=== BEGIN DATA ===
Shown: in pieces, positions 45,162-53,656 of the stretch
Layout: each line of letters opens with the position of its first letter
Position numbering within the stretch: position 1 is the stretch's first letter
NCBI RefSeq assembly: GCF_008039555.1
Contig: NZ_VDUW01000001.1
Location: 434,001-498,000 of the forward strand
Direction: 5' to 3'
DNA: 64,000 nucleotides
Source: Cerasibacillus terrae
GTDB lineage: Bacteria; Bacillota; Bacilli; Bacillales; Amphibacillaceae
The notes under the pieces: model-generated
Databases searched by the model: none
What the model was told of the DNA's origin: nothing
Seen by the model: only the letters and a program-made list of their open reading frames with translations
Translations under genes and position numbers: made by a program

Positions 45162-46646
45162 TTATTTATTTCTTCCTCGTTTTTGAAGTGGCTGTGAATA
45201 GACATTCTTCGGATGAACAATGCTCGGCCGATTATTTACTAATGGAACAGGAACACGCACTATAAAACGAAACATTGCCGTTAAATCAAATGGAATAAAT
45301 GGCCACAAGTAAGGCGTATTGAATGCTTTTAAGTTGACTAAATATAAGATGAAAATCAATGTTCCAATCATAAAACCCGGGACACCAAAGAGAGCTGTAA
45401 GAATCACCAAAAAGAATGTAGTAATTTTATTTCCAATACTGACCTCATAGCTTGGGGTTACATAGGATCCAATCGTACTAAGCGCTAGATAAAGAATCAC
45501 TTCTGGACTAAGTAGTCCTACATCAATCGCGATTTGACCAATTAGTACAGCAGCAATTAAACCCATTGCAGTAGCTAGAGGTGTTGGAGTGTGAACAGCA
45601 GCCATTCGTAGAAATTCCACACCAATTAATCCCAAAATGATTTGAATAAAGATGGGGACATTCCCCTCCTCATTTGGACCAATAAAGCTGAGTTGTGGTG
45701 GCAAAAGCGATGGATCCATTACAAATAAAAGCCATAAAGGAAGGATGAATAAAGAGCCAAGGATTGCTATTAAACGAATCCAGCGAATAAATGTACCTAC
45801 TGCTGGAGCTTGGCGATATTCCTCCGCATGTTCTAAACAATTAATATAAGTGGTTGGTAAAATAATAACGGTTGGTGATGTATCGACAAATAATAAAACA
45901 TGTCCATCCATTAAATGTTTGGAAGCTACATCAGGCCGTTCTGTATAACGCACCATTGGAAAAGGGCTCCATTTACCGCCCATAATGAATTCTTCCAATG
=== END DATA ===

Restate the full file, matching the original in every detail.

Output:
Shown: in pieces, positions 45,162-53,656 of the stretch
Layout: each line of letters opens with the position of its first letter
Position numbering within the stretch: position 1 is the stretch's first letter
NCBI RefSeq assembly: GCF_008039555.1
Contig: NZ_VDUW01000001.1
Location: 434,001-498,000 of the forward strand
Direction: 5' to 3'
DNA: 64,000 nucleotides
Source: Cerasibacillus terrae
GTDB lineage: Bacteria; Bacillota; Bacilli; Bacillales; Amphibacillaceae
The notes under the pieces: model-generated
Databases searched by the model: none
What the model was told of the DNA's origin: nothing
Seen by the model: only the letters and a program-made list of their open reading frames with translations
Translations under genes and position numbers: made by a program

Positions 45162-46646
45162 TTATTTATTTCTTCCTCGTTTTTGAAGTGGCTGTGAATA
45201 GACATTCTTCGGATGAACAATGCTCGGCCGATTATTTACTAATGGAACAGGAACACGCACTATAAAACGAAACATTGCCGTTAAATCAAATGGAATAAAT
45301 GGCCACAAGTAAGGCGTATTGAATGCTTTTAAGTTGACTAAATATAAGATGAAAATCAATGTTCCAATCATAAAACCCGGGACACCAAAGAGAGCTGTAA
45401 GAATCACCAAAAAGAATGTAGTAATTTTATTTCCAATACTGACCTCATAGCTTGGGGTTACATAGGATCCAATCGTACTAAGCGCTAGATAAAGAATCAC
45501 TTCTGGACTAAGTAGTCCTACATCAATCGCGATTTGACCAATTAGTACAGCAGCAATTAAACCCATTGCAGTAGCTAGAGGTGTTGGAGTGTGAACAGCA
45601 GCCATTCGTAGAAATTCCACACCAATTAATCCCAAAATGATTTGAATAAAGATGGGGACATTCCCCTCCTCATTTGGACCAATAAAGCTGAGTTGTGGTG
45701 GCAAAAGCGATGGATCCATTACAAATAAAAGCCATAAAGGAAGGATGAATAAAGAGCCAAGGATTGCTATTAAACGAATCCAGCGAATAAATGTACCTAC
45801 TGCTGGAGCTTGGCGATATTCCTCCGCATGTTCTAAACAATTAATATAAGTGGTTGGTAAAATAATAACGGTTGGTGATGTATCGACAAATAATAAAACA
45901 TGTCCATCCATTAAATGTTTGGAAGCTACATCAGGCCGTTCTGTATAACGCACCATTGGAAAAGGGCTCCATTTACCGCCCATAATGAATTCTTCCAATG